My wife and I need help finding a mattress for cosleeping.

Phoenix, first of all this site is incredible. I devoured the overviews you have here, and it made me feel much more confident going into the stores and rebuffing the hard sale tactics of the workers there.

My wife and I are upgrading to a queen size mattress, but more importantly we have a 2 month-old baby who is sleeping in the bed with us. Our current mattress is a fairly plush model with a pillow top, and it has developed some fairly large divots where we sleep. Our baby rolls a bit toward us whenever we lie down, which isn’t safe for him, and makes it harder for my wife t sleep and to feed him at night.

At the store, we tried several firm and comfort firm mattresses from the big name brands (which was all that they had available). None were perfect, but I think our favorite was the Iseries firm called “applause”. Second choice was stearnes and foster estate series luxury firm.

Of course, I haven’t been able to find the construction specs of these mattresses, but I imagine they use too much foam and charge way too much for their durability. So two questions for you, if you don’t mind…

1- Do you know of any good outlet suppliers in our general area? We’re in Maryland, zip 20902.

2- From your list of subscribed sales sites (which look great), could you recommend something we might like that would have the firmness on top to keep our baby safe and comfortable?

Thank you so much!

Hi GameMasterXO,

There is a list of the better choices in the DC corridor that I’m aware of in post #2 here.

If you are co-sleeping … it becomes especially important to choose materials that are as healthy and “safe” as possible (in terms of possible toxins or offgassing as well as performance) not only for adults but for babies and infants as well who have less developed immune systems and who need a firmer sleep surface. There is lots of information and links in this thread about mattresses and children which should help (even though they are mostly about mattresses for children and not as much for co-sleeping).

In general I would avoid memory foam completely and I would focus on more natural materials such as latex, innersprings, and natural fibers (in the quilting and ticking).

The iseries applause is an innerspring mattress which also contains synthetic low density polyfoam which will soften much more quickly than higher quality materials and it also contains memory foam which I would avoid. I would never suggest a mattress from a major brand which doesn’t disclose their materials and which are generally poor quality/value components. The 1.5 “comfort foam” and the "Hi IFD “support foam” are both lower quality/density and would be subject to early softening.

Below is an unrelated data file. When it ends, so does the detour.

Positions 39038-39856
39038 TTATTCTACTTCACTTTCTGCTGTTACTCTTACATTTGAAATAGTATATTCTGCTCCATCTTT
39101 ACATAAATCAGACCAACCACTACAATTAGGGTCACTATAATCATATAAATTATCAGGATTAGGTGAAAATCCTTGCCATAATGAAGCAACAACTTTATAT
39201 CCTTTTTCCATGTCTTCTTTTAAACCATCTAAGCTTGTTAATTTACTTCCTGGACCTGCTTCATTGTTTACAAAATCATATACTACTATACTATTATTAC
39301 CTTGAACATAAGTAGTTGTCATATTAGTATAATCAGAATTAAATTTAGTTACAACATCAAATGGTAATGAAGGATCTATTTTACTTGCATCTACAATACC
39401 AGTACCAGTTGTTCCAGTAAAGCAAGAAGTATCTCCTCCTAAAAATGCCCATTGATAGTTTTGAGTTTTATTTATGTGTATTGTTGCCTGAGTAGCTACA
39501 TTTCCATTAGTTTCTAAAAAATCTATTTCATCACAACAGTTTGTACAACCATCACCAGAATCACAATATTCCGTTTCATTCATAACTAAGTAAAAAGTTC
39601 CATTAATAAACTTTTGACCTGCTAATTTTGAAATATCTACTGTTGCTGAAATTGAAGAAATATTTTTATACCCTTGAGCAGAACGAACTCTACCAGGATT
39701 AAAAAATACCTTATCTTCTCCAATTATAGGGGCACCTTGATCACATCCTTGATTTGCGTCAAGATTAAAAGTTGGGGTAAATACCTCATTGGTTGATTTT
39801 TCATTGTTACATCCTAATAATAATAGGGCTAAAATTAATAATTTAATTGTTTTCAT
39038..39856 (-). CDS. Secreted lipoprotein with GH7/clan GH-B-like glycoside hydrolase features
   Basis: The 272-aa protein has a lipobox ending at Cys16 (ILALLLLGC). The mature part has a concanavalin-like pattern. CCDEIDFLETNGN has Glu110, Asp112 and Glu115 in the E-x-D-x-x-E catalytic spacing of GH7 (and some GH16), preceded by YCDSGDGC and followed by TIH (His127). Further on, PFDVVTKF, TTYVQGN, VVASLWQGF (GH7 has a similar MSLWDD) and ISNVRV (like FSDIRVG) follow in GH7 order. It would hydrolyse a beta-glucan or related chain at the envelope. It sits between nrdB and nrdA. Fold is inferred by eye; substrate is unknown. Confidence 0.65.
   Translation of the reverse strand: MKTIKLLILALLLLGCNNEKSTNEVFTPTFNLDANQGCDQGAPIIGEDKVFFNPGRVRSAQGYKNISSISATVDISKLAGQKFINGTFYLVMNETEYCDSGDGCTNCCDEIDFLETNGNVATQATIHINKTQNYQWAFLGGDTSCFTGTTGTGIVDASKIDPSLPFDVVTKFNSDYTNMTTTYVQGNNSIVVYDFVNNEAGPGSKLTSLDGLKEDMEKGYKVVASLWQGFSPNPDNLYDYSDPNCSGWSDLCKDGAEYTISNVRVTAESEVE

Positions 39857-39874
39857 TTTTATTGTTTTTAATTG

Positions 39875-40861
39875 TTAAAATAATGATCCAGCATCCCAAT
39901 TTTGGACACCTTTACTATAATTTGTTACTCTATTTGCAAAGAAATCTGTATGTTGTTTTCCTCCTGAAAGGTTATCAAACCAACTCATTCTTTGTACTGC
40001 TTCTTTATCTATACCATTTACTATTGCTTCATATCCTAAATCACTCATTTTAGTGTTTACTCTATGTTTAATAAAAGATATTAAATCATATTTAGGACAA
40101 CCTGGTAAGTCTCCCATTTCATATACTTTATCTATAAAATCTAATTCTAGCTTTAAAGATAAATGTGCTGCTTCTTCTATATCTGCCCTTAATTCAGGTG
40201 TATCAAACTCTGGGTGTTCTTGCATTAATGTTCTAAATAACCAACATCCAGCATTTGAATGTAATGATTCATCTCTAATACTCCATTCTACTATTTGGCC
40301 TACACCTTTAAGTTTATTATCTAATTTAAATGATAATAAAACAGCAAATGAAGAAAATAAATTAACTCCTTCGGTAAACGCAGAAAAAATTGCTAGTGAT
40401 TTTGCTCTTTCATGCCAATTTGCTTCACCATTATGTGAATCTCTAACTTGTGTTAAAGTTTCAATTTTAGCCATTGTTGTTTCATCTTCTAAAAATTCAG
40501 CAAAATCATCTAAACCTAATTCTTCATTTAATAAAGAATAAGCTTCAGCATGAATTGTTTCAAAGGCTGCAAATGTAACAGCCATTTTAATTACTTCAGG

There are many Stearns & Foster “luxury firm” models in the Estate series (as you can see here) but I would also avoid all of them because they all use layers of polyfoam and/or memory foam in the upper layers which again would be the weak link of these mattresses because the polyfoam will soften and degrade faster than higher quality materials.

I personally wouldn’t even take the time to test mattresses where you don’t know (or can’t find out) the type and quality of the layers in it because even if you like the “feel” of one of these they won’t tell you much about your needs and preferences when it comes to other types of materials.

To recap though … I would choose materials that are safer which means innersprings, latex, and natural fibers. If your mattress does use polyurethane form … I would make sure that it was CertiPur certified.

I would choose a mattress that is a little firmer in the comfort layers than you would otherwise choose if you were sleeping without the baby. You can always add a topper (either foam or wool which is great for ventilation, humidity control, and temperature regulation) if it is a little bit too firm but children generally do better with a firmer mattress than adults. This doesn’t mean something that is “rock hard” but I would “err” slightly on the side of firmness rather than softness.

I would avoid mattresses that use a fire barrier where the manufacturer can’t tell you what is in it or what type it is. A wool fire barrier or a viscose/silica fire barrier would be the two “safest” choices IMO.

I would avoid the use of glues in your mattress unless you can confirm that the glue that is used is a water based non toxic and non offgassing glue.